Commissioner, I want to touch on some positive outcomes that have been achieved in recent years by working together with you. We have seen the reintroduction of the Chaplaincy service in both Darwin and Alice Springs. We have a Peer Support Program up and running with many people trained across the Tri Service, we have three sworn welfare officers across the agency, and we have seen initiatives such as presentations by Dr Kevin Gilmartin, the introduction of the mobile App, Equipt, and the delivery of Mental Health First Aid to many of our members. Bear in mind delegates, none of this was in place just three years ago and much of this resulted on the back of strong advocacy of this Association and a commitment from the Commissioner to improve welfare services for our members.

Our recent full member survey,only finalised last month, received over 760 responses, the most of any of the 4 x full member surveys conducted since 2009.

Pleasingly this year, over two thirds indicated they had received information or training regarding mental health. This form of commitment is required to break down barriers and we congratulate the department on this.

Sadly, however, despite all this positive work, we are seeing more of our members suffering burn out, mental fatigue and workplace stress. So why is this the case? In part, ongoing change and instability by the Senior Police Executive have a direct correlation to this problem, and I say this with absolute confidence based on feedback in our survey. I go back to a presentation by Dr Amanda Allisey at our 2016 conference, where she said,

In many instances, organisational stress, such as paperwork, new and everchanging processes and rules were found to be more stressful than that of the jobs operational duties.

More recently, obvious budget saving measures are already impacting on the mental wellbeing of our members. Commissioner I cannot, fail to express my absolute disappointment with several recent decisions you must take responsibility for. Just a few short weeks ago, a direction was given to cancel a promotional examination for Senior Constables. This was made just days out from the due date.

While acknowledging our workload for the Police College is extremely high, it was clear this decision was made purely in an effort to save money, and not to appease the College workload. Plain and simple. Not a thought for the members taking that exam, nor the study they committed to, and how this made them feel, completely undervalued. One officer I spoke with said, it certainly did not make me feel like a valued employee.

Not really to my surprise, this decision, while reversed, reverberated through the entire membership.

ALCOHOL HARM
I congratulate this government on taking positive steps in attempting to tackle alcohol related harm in our community. It must also be said much of this change has come with bipartisan support, a positive sign for the future in tackling this ssue head on.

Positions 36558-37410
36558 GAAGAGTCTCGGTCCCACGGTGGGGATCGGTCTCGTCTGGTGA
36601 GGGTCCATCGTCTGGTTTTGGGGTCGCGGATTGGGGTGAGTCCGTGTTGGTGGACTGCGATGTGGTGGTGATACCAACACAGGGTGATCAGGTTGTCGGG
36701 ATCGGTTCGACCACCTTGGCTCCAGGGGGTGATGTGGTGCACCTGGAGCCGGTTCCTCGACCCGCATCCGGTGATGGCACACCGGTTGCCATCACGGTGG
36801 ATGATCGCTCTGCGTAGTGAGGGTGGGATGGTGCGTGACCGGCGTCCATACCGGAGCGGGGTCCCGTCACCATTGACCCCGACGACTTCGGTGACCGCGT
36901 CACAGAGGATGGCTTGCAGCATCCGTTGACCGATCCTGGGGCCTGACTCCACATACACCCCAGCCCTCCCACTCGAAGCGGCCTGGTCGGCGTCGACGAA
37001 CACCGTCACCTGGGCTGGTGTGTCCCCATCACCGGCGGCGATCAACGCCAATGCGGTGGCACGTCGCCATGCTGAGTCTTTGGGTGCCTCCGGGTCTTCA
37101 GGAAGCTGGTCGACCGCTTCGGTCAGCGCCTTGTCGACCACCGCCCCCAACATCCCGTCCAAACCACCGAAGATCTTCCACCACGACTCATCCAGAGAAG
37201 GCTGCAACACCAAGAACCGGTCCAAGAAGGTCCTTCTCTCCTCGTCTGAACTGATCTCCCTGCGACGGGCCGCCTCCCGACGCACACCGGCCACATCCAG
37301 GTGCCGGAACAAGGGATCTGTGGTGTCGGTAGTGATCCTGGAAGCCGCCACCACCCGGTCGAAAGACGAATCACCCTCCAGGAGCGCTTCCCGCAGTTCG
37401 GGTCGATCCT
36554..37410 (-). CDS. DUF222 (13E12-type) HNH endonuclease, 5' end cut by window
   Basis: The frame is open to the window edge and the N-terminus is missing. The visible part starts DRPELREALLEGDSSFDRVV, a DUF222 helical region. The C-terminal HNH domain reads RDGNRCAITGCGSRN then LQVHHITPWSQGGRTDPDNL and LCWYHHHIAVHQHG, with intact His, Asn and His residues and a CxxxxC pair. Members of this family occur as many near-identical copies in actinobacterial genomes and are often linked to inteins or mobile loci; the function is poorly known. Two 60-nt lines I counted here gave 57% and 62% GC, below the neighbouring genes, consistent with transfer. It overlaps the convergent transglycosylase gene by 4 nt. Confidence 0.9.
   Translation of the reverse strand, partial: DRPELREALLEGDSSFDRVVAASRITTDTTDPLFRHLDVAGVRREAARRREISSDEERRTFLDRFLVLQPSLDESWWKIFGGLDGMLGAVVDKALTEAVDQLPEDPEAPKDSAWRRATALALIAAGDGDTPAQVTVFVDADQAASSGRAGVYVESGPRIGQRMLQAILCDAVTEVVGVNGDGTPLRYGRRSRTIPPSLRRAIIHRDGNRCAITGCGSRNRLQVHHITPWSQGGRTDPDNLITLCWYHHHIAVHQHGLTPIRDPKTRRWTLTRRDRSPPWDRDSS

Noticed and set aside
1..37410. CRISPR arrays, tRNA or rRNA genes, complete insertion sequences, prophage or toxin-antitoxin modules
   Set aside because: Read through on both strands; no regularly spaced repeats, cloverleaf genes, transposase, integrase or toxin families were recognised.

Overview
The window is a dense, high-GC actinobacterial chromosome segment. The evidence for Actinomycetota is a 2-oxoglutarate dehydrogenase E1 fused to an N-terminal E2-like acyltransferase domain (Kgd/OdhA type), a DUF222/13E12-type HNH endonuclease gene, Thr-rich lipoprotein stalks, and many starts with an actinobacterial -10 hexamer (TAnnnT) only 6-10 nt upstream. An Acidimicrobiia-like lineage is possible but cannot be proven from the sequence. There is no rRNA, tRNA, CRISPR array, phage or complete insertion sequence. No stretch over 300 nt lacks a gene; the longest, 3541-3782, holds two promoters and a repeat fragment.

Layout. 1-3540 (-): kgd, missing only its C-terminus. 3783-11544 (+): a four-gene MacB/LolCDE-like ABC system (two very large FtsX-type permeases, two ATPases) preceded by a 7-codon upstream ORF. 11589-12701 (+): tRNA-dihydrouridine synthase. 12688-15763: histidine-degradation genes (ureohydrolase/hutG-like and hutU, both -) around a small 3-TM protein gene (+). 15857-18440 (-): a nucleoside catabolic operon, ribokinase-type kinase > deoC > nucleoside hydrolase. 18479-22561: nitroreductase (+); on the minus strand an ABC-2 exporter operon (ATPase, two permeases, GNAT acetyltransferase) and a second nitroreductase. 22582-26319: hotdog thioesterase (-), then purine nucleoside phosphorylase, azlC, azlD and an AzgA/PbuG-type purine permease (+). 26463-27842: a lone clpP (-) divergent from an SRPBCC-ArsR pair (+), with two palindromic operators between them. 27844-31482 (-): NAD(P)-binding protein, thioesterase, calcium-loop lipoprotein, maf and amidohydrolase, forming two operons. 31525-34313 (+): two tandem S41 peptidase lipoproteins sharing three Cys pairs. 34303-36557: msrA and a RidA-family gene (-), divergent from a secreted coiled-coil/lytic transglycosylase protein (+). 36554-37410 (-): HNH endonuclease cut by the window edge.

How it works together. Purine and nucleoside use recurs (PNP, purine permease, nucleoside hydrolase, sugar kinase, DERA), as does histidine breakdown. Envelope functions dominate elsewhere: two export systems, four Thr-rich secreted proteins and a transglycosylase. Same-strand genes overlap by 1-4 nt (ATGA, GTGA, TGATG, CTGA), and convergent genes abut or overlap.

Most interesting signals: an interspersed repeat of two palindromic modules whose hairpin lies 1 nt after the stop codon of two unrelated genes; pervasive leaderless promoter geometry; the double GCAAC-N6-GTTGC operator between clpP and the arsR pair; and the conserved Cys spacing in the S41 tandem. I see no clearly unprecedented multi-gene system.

The Riley Review and subsequent minor amendments to the Liquor Act are a positive step in what I hope to be generational change for all Territorians. The impact on policing as a result of alcohol related harm is well known, but the heavy lifting has to be shared. This is not just a police issue. Disappointingly, the ineffectiveness of Licencing to monitor compliance is glaring, and those responsible should be held to account, because our members are left to clean up their mess every day, often resulting assaults occurring on the thin blue line.

ASSAULTS
Recent survey results demonstrated 25 percent of our members reported being assaulted between 1-3 times per year. Worryingly though, were the number of times an assault was not reported, with those figures placing our assaults on police at in excess of one per day.

This worrying trend has already been discussed with the Attorney General, who has demonstrated a willingness to discuss improved provisions in the Sentencing Act for anyone who assaults police, and we will continue to advocate for higher penalties in this area in recognition of the tough job our frontline workers do.

Commissioner, it is appalling, that we still see an acceptance to allow our officers to be left alone on the frontline. A police officer on the frontline should Never Work Alone, and despite a recognised significant risk to their safety, you still allow this to occur. Our lives matter, our wellbeing matters, and our families want us home at the end of each and every shift. We should Never Work Alone, and it is still happening.

Today we seek a commitment to urgently commence work with our Association on a fully funded and sustainable model of policing which negates our frontline being forced to work alone.

Finally, I look internally within our organisation, which in 2019 will proudly celebrate its 80th year protecting and improving working conditions for police in the NT.